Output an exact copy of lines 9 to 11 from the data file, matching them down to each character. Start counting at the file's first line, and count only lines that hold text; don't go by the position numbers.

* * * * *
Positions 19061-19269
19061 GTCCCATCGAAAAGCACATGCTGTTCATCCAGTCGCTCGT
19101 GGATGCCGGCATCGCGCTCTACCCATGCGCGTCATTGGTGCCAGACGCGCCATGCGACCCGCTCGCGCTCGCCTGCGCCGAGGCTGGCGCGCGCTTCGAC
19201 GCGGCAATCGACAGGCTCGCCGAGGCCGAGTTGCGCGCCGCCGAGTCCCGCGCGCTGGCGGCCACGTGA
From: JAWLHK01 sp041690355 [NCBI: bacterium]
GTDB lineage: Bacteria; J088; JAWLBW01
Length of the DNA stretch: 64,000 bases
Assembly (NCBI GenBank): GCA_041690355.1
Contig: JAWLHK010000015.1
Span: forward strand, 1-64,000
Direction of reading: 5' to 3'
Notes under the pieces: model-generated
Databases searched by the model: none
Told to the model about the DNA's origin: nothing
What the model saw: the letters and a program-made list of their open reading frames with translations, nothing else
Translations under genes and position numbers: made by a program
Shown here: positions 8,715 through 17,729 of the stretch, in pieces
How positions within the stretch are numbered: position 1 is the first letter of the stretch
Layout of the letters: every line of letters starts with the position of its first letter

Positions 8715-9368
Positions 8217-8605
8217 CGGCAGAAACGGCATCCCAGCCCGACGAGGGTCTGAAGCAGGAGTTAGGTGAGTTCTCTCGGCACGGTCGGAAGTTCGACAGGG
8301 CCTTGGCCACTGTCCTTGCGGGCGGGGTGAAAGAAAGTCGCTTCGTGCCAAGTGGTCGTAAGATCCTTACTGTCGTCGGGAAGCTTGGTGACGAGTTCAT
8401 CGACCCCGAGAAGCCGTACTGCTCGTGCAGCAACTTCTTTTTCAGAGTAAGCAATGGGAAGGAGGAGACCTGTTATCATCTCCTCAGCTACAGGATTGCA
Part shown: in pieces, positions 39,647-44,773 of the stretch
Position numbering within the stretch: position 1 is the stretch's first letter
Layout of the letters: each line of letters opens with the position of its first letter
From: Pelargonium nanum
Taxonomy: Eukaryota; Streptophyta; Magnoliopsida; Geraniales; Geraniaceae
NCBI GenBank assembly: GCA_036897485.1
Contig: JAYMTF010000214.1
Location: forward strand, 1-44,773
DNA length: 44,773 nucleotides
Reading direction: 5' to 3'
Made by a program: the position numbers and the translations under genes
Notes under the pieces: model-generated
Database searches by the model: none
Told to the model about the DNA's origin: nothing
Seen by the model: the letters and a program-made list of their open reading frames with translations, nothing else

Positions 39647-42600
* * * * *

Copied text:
Contig: JAWLHK010000015.1
Span: forward strand, 1-64,000
Direction of reading: 5' to 3'